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Its noticable that all the great artistic traditions embody their religious worldviews. From hindu temples, christian churches, greek statues of gods and heroes, egyptian sarchophagi etc.

However the modern/contemporary art seems to lack this entirely. If it refers to it, its mostly in the mode of rejection & rebellion, for example seranos piss-christ. There are some pieces that reflect on a ambiguous transcendentalism, Rothkes large muted canvases come to mind.

Is this a reflection that for the art-making and art-appreciating classes in the western world religion has no ontological weight? That their world-view is then materialistic and focused on the present now rather than pointing to some spiritual realm?

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"great artistic traditions embody their religious worldviews" we don't know this but we do know that in the past art aligned with the dominant religion often gets financial backing, good press and curatorship. Indeed this editorial structure has crumbled in the last couple of centuries. Perhaps there always were profound expressions unaligned with the dominant religion of the place and time that was suppressed out of history. The Buddhas of Bamiyan come to mind. –  obelia Jan 8 '13 at 1:18
    
What does a tradition consist of? At what point does the absence of religious iconography, current or antiquated, become pertinent? For instance, what about the general absence of iconography from the impressionists on to the cubists? –  Niel de Beaudrap Jan 8 '13 at 1:48
    
There's also the possibility that it reflects a shift in the organization of "religion" and its relationship to the culture-at-large. That is, perhaps the current iconography can suggest that we are entering a mode where the dominant manifestation of the sacred is a sort of material and rebellious novo-paganism. –  wmjbyatt Jan 8 '13 at 4:49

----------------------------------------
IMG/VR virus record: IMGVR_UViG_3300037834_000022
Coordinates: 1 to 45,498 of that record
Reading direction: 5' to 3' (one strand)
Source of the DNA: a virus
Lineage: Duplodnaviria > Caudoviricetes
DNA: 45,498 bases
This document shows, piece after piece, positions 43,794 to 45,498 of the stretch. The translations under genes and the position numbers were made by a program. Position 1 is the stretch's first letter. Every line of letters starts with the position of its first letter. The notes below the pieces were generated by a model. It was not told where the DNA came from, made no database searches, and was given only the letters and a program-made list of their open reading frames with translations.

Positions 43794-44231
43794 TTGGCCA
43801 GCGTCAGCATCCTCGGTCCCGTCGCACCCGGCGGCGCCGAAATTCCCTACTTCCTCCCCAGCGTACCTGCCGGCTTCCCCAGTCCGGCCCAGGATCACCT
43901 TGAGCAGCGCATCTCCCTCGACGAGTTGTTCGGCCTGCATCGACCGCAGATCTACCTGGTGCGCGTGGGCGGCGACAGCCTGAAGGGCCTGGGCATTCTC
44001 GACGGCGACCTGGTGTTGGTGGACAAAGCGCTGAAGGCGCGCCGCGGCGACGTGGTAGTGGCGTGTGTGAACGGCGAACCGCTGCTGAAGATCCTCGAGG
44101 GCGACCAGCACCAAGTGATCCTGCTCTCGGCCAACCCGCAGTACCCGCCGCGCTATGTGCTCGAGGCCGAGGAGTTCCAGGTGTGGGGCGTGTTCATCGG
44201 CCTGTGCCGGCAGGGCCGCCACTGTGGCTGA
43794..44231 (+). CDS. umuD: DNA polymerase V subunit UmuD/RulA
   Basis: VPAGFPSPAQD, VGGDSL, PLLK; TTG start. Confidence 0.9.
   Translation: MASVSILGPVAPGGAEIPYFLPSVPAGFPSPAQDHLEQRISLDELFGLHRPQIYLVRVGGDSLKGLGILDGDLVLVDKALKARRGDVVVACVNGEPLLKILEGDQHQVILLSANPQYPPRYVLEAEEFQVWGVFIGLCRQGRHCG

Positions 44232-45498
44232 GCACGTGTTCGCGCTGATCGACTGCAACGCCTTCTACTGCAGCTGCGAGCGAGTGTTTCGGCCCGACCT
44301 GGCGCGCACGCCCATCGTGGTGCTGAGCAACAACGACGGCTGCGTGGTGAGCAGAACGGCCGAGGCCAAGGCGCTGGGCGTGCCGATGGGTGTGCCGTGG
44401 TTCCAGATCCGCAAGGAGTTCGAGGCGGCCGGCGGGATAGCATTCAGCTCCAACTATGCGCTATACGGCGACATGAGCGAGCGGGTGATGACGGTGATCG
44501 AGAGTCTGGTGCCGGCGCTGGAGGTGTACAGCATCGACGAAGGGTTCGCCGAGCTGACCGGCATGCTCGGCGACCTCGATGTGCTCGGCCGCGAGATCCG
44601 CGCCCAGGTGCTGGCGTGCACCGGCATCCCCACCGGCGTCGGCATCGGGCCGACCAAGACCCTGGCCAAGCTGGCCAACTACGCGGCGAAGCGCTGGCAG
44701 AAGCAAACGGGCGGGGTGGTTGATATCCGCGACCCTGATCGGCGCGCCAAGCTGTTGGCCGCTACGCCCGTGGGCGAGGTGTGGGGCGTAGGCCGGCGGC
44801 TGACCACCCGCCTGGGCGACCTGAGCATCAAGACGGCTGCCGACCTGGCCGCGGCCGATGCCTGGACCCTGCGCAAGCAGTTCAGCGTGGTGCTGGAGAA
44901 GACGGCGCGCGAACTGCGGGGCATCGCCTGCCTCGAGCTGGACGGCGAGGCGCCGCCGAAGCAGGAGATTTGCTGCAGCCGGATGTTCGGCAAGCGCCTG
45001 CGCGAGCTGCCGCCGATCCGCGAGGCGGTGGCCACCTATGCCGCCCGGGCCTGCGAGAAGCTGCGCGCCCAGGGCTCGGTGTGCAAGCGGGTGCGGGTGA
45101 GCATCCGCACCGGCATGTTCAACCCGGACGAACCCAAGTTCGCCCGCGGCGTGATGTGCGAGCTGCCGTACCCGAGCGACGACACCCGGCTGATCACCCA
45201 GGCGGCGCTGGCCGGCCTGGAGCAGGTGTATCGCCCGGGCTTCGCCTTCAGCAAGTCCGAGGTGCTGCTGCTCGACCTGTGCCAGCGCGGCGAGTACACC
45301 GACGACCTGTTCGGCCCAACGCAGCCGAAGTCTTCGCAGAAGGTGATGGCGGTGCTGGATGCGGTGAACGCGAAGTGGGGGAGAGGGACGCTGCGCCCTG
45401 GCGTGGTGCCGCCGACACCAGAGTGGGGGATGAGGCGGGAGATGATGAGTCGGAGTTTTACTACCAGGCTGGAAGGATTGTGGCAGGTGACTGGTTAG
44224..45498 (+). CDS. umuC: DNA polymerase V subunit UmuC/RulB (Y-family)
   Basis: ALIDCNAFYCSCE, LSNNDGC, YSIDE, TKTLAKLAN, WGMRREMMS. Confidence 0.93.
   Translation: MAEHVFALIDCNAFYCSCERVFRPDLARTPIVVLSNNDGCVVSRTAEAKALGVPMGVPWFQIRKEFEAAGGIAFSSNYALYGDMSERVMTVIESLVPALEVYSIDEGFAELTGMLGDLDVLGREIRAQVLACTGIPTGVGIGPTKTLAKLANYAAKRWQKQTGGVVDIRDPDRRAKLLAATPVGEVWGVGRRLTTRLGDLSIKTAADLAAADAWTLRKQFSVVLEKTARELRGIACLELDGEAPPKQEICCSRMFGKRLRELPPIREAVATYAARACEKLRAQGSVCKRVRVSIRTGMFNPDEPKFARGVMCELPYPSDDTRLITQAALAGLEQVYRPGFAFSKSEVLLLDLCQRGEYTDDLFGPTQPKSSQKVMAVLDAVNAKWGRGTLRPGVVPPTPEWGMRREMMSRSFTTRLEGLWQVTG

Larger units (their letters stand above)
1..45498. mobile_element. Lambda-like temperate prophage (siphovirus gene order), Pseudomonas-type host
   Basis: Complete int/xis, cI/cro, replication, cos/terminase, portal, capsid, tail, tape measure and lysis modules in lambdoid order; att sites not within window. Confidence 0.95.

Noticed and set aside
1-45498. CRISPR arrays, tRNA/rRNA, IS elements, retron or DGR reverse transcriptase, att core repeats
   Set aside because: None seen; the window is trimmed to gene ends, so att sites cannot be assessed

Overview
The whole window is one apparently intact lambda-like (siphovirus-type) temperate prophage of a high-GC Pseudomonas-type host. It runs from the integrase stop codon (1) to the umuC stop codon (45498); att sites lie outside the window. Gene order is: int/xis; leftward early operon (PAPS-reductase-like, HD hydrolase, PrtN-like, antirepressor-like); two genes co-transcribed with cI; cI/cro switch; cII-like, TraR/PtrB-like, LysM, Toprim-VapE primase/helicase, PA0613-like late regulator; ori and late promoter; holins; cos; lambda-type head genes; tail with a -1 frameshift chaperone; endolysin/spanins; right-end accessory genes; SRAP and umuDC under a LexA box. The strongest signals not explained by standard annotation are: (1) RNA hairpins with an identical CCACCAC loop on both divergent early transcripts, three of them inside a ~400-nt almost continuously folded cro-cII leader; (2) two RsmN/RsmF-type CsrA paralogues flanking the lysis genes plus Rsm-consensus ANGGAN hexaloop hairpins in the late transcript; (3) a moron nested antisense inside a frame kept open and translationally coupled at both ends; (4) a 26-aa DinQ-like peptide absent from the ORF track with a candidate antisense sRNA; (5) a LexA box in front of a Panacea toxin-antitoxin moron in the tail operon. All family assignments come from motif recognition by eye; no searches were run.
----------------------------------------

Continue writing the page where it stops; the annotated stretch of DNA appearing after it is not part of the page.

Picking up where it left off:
@obelia: What do you mean? The Buddhas were presumably sculpted because they were aligned with the most pervasive religous expression at the time. That we in the West weren't aware of them does not mean that they weren't unknown to the locals there now. Why the Taliban destroyed them, I do not know. Although Islam is against 'idols', doesn't mean it is neccessary to tear them down. Intention is important. What is surprising to me is how easily what was once a dominant expression falls out of favour and becomes almost invisible. –  Mozibur Ullah Jan 19 '13 at 13:13
    
@Beaudrap: That's a very short period of time. Why stop at the cubists, its still here with us. Picasso was inspired by Poincare of all people towards Cubism. Does one have to define a tradition? As a mathematician, I'm sure you're aware of the traditions in your own field. –  Mozibur Ullah Jan 19 '13 at 13:39

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